(Yahoo! Shine) It's a prince! On Monday, the world welcomed the newest addition to the royal family and the future heir to England's throne. Palace officials confirmed the arrival of His Royal Highness the Prince of Cambridge, born at St. Mary's Hospital at 4:24 PM BST, weighing 8 lbs 6 oz.
The birth marks a new era for not only the first-time parents but also the extended royal family. As third in line to succeed the throne after his grandfather Prince Charles and his father, Prince William, he's the first baby born under new succession laws.
The modernized bill amends a centuries-old policy, allowing the royal couple's first-born child the right to inherit the throne regardless of gender.
"Historically, this is huge," Victoria Arbiter, CNN's royal expert, told Yahoo! Shine. "In 60 or 70 years, this baby will be a monarch. It's also the first time since Queen Victoria that four generations of monarchs will be alive together."
It's been a long and sometimes rocky journey to the historic due date. Anticipation about the heir to the throne began well before the frenzy over rumored due dates and even before St. James's Palace officially announced the Duchess of Cambridge's pregnancy in December. From the first day of their marriage over two years ago, Price William and Kate Middleton have had an audience of clock-watchers
But they have never let public expectations determine their personal timing. After their 10-year courtship, the couple put off parenthood to enjoy their first year as a married couple. In that time,Middleton flexed her philanthropic muscles and stepped into her late mother-in-law's shoes as an international fashion arbiter. She also weathered a paparazzi scandal, prompting the palace to tighten its reins on the press.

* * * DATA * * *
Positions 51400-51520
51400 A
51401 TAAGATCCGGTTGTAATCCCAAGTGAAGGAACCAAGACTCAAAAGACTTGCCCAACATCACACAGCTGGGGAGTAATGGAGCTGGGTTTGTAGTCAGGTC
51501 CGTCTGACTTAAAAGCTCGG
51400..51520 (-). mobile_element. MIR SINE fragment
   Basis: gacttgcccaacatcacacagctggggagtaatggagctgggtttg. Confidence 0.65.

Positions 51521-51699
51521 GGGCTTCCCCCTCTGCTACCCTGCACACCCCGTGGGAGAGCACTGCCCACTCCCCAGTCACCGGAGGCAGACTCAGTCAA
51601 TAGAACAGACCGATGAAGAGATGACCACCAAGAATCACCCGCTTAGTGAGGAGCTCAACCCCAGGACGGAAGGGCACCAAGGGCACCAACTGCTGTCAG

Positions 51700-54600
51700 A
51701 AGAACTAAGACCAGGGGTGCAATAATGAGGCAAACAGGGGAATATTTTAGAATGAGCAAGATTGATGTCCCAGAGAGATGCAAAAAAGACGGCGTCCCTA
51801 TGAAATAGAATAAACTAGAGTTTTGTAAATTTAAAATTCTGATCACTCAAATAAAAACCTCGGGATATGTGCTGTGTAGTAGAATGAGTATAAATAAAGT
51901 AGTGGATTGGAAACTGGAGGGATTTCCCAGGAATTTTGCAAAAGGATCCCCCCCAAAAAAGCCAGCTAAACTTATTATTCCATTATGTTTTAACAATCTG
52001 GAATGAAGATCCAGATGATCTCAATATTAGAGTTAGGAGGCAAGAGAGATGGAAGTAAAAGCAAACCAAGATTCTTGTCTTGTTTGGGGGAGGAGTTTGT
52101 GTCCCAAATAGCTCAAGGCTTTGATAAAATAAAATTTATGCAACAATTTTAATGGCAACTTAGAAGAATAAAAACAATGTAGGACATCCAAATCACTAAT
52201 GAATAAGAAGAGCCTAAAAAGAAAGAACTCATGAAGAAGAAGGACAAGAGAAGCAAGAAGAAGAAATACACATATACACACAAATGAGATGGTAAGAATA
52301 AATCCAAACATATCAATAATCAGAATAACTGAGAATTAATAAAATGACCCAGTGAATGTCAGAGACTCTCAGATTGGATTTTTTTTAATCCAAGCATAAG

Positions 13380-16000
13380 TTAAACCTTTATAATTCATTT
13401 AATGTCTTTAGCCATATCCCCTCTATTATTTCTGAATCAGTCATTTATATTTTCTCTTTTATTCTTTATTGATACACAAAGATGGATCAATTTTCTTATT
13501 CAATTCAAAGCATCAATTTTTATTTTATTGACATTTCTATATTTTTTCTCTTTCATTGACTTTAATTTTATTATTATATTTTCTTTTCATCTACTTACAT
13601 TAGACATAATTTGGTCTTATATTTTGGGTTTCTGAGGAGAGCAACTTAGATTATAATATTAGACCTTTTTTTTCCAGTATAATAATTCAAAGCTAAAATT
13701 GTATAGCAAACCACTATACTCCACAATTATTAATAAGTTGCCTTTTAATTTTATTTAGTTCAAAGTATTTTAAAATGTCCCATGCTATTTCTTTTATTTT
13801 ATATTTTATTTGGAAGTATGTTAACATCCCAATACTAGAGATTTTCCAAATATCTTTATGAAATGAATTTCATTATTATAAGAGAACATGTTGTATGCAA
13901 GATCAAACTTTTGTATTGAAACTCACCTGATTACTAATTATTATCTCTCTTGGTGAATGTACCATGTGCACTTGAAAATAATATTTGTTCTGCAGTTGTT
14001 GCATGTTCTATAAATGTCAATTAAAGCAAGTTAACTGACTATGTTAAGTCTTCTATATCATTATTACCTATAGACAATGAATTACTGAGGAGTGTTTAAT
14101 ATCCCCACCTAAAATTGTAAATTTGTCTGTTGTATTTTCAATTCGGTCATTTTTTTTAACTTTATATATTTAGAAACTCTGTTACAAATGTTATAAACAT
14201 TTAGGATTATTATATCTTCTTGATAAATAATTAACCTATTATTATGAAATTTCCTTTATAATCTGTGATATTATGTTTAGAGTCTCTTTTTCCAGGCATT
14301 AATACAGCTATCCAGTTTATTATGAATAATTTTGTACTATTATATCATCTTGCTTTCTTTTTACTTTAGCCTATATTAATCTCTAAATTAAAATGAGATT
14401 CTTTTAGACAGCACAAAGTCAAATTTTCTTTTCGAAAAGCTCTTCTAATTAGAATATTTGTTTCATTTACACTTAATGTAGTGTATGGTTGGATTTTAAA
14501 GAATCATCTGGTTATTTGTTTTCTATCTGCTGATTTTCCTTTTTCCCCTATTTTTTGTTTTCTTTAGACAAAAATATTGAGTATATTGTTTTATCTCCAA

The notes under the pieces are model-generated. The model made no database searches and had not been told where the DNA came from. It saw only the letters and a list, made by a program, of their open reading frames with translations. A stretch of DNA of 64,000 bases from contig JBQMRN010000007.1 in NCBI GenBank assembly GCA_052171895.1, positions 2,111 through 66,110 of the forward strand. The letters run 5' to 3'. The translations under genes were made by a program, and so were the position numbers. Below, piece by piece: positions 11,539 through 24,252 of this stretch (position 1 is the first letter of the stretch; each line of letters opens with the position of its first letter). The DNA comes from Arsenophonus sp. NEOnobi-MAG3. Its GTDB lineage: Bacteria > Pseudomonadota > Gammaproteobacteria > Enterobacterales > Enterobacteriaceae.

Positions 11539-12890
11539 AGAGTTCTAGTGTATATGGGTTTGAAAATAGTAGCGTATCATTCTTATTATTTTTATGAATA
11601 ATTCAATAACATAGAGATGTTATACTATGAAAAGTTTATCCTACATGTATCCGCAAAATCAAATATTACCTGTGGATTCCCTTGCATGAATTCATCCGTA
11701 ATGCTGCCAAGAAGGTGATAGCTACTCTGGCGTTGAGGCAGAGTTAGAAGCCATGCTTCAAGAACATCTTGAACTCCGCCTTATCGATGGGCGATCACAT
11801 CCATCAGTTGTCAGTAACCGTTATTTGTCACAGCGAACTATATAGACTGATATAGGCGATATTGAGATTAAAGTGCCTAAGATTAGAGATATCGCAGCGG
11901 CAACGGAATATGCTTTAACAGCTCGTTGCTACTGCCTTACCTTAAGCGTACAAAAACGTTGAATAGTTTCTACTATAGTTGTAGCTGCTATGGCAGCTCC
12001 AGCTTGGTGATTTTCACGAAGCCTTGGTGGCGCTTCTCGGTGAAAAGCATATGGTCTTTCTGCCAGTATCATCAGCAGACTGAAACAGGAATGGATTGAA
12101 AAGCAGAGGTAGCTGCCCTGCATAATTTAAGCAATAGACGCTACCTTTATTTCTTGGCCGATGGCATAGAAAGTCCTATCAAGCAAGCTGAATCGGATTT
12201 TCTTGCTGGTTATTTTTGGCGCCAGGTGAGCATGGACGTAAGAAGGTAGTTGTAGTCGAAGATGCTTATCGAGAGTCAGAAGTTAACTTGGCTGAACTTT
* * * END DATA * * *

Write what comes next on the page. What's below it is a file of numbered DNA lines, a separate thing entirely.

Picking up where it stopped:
When it came to the big announcement about the couple's first child, there was only so much theroyal family could control. (To quote the Duchess herself, "Babies have their own agenda.") Before the official news broke, Middleton suffered acute morning sickness early in her first trimester. During her treatment at a central London hospital, pregnancy rumors reached a boiling point and the palace was forced to confirm what the public had long hoped.
"As the pregnancy is in its very early stages, Her Royal Highness is expected to stay in hospital for several days and will require a period of rest thereafter," read the official statement from St. James's Palace.
The news rippled immediately through the retail industry. Collectibles marking the anticipated firstborn's arrival began rolling out by early 2013, as maternity designers elbowed for the chance to dress the mom-to-be. All told, economists predict the royal birth could boost the British economy by $400 million.
Tragedy overshadowed the worldwide excitement when two Australian radio hosts pranked Middleton's hospital and the nurse who took the hoax call later committed suicide.
It was a sobering reminder of the impact of royal coverage on human lives. For the future monarch, it's an unfortunate part of the inheritance and part of an unfathomable burden of power.
Perhaps no one better understands this than the new dad, Prince William.
"Royal firstborns may get all the glory, but secondborns enjoy more freedom," Diana, princess of Wales, said after giving birth to her second son, Harry. "My second child will never have quite the same sort of pressure that poor William must face all his life."
That firstborn pressure includes carrying the HRH title and the legacy that goes with it. In the distant future, William and Kate's newborn is poised to be the supreme governor of the Church of England, head of the U.K. armed forces, and the head of state in 16 countries.
"One day, this baby will be an influence across the globe, a leader, and someone millions of people will look up to," said Arbiter. For now, however, he has two main responsibilities: eating and sleeping, just like any other baby.